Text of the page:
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Lili Zeng, Gengxin Chen, Ke Huang, Ju Chen, Yunkai He, Fenghua Zhou, Yikai Yang, Zhanlin Liang, Qihua Peng, Rui Shi, Tilak Priyadarshana Gamage, Rongyu Chen, Jian Li, Zhenqiu Zhang, Zewen Wu, Linghui Yu, and Dongxio Wang

Abstract

As an important part of the Indo-pacific warm pool, the Indian Ocean has great significance for research on the Asian monsoon system and global climate change. From the 1960s onwards, several international and regional programs have led to important new insights into the Indian Ocean. The eastern Tropical Indian Ocean Observation Network (TIOON) was established in 2010. The TIOON consists of two parts: large-scope observations and moored measurements. Large-scope observations are performed by the eastern tropical Indian Ocean Comprehensive Experiment Cruise (TIO-CEC). Moored measurements are executed by the TIOON mooring array and the hydrological meteorological buoy. By 2019, ten successful TIOON TIO-CEC voyages had been accomplished, making this mission the most comprehensive scientific investigation in China. The ten years of TIO-CEC voyages have collected approximately 1,006 temperature/salinity profiles, 703 GPS radiosonde profiles and numerous other observations in the Indian Ocean. To supplement the existing buoy array in the Indian Ocean, an enhanced TIOON mooring array consisting of eight sub-thermocline acoustic Doppler current profiler (ADCP) moorings, was established since 2013. The TIOON mooring equipped with both upward-looking and downward-looking WHLS75K ADCP provide valuable current monitoring information to depth of 1,000 m in the Indian Ocean. To improve air-sea interaction monitoring, two real-time hydrological meteorological buoys were launched in 2019 and 2020 in the equatorial Indian Ocean. A better understanding of the Indian Ocean requires continuous and long-term observations. The TIOON program and other aspiring field investigation programs will be promoted in the future.

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Ibrahim Hoteit, Yasser Abualnaja, Shehzad Afzal, Boujemaa Ait-El-Fquih, Triantaphyllos Akylas, Charls Antony, Clint Dawson, Khaled Asfahani, Robert J. Brewin, Luigi Cavaleri, Ivana Cerovecki, Bruce Cornuelle, Srinivas Desamsetti, Raju Attada, Hari Dasari, Jose Sanchez-Garrido, Lily Genevier, Mohamad El Gharamti, John A. Gittings, Elamurugu Gokul, Ganesh Gopalakrishnan, Daquan Guo, Bilel Hadri, Markus Hadwiger, Mohammed Abed Hammoud, Myrl Hendershott, Mohamad Hittawe, Ashok Karumuri, Omar Knio, Armin Köhl, Samuel Kortas, George Krokos, Ravi Kunchala, Leila Issa, Issam Lakkis, Sabique Langodan, Pierre Lermusiaux, Thang Luong, Jingyi Ma, Olivier Le Maitre, Matthew Mazloff, Samah El Mohtar, Vassilis P. Papadopoulos, Trevor Platt, Larry Pratt, Naila Raboudi, Marie-Fanny Racault, Dionysios E. Raitsos, Shanas Razak, Sivareddy Sanikommu, Shubha Sathyendranath, Sarantis Sofianos, Aneesh Subramanian, Rui Sun, Edriss Titi, Habib Toye, George Triantafyllou, Kostas Tsiaras, Panagiotis Vasou, Yesubabu Viswanadhapalli, Yixin Wang, Fengchao Yao, Peng Zhan, and George Zodiatis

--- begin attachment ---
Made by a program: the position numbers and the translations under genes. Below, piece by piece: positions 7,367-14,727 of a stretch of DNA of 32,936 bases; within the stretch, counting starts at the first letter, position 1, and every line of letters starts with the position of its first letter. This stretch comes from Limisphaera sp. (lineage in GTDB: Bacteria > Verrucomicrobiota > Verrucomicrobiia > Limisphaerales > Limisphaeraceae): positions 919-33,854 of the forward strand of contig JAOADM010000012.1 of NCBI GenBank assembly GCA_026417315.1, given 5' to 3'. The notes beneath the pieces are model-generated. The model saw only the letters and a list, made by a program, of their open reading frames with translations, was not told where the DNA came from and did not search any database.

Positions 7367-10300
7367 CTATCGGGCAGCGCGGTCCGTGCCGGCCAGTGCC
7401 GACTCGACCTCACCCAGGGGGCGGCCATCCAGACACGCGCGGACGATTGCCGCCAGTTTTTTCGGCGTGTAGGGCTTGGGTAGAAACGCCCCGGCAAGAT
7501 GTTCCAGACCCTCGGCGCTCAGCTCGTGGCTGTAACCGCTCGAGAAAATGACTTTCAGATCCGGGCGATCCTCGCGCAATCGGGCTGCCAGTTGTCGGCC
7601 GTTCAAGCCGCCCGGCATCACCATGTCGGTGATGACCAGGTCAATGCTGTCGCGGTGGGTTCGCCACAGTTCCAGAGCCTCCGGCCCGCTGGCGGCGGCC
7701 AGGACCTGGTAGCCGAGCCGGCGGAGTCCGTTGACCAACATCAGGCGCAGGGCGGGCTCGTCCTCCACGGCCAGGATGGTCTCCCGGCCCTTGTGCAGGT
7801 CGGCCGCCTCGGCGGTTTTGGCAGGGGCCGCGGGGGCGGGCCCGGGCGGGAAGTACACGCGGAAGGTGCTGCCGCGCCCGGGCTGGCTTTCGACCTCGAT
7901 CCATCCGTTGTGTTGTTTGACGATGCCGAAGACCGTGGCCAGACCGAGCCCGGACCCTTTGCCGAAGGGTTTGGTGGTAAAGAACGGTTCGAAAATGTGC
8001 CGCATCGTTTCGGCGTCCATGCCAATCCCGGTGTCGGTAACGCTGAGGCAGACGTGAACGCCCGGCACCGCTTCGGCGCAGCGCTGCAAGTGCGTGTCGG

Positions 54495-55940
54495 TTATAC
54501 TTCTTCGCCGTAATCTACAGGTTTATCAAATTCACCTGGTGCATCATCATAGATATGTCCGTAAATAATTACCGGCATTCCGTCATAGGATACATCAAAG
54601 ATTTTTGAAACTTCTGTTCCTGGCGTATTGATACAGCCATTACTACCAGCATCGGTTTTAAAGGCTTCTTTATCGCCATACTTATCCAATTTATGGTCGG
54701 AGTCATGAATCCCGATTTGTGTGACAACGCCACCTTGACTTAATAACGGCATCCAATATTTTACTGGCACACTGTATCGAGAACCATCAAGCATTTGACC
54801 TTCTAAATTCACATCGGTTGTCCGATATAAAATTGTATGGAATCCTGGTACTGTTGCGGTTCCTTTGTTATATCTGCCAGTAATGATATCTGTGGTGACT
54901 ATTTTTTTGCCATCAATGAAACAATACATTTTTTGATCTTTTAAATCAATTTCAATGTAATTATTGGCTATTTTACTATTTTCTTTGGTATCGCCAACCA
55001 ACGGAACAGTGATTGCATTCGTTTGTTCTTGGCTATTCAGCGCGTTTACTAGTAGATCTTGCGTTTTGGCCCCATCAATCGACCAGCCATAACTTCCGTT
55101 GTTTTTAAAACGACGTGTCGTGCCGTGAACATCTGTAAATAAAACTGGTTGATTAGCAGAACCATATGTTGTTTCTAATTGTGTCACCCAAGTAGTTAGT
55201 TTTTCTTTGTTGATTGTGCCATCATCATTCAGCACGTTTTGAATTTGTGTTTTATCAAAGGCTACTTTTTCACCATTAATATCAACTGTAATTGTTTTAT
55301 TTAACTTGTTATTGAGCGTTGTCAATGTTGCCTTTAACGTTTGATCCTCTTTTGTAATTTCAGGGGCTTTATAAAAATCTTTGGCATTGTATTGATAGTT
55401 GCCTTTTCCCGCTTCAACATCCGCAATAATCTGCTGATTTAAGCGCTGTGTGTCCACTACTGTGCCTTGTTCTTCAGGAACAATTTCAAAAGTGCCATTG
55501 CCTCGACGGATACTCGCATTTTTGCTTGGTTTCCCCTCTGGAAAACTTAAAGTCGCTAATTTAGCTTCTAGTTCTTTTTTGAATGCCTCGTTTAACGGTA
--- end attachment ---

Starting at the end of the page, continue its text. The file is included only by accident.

Abstract

The Red Sea, home to the second-longest coral reef system in the world, is a vital resource for the Kingdom of Saudi Arabia. The Red Sea provides 90% of the Kingdom’s potable water by desalinization, supporting tourism, shipping, aquaculture, and fishing industries, which together contribute about 10%–20% of the country’s GDP. All these activities, and those elsewhere in the Red Sea region, critically depend on oceanic and atmospheric conditions. At a time of mega-development projects along the Red Sea coast, and global warming, authorities are working on optimizing the harnessing of environmental resources, including renewable energy and rainwater harvesting. All these require high-resolution weather and climate information. Toward this end, we have undertaken a multipronged research and development activity in which we are developing an integrated data-driven regional coupled modeling system. The telescopically nested components include 5-km- to 600-m-resolution atmospheric models to address weather and climate challenges, 4-km- to 50-m-resolution ocean models with regional and coastal configurations to simulate and predict the general and mesoscale circulation, 4-km- to 100-m-resolution ecosystem models to simulate the biogeochemistry, and 1-km- to 50-m-resolution wave models. In addition, a complementary probabilistic transport modeling system predicts dispersion of contaminant plumes, oil spill, and marine ecosystem connectivity. Advanced ensemble data assimilation capabilities have also been implemented for accurate forecasting. Resulting achievements include significant advancement in our understanding of the regional circulation and its connection to the global climate, development, and validation of long-term Red Sea regional atmospheric–oceanic–wave reanalyses and forecasting capacities. These products are being extensively used by academia, government, and industry in various weather and marine studies and operations, environmental policies, renewable energy applications, impact assessment, flood forecasting, and more.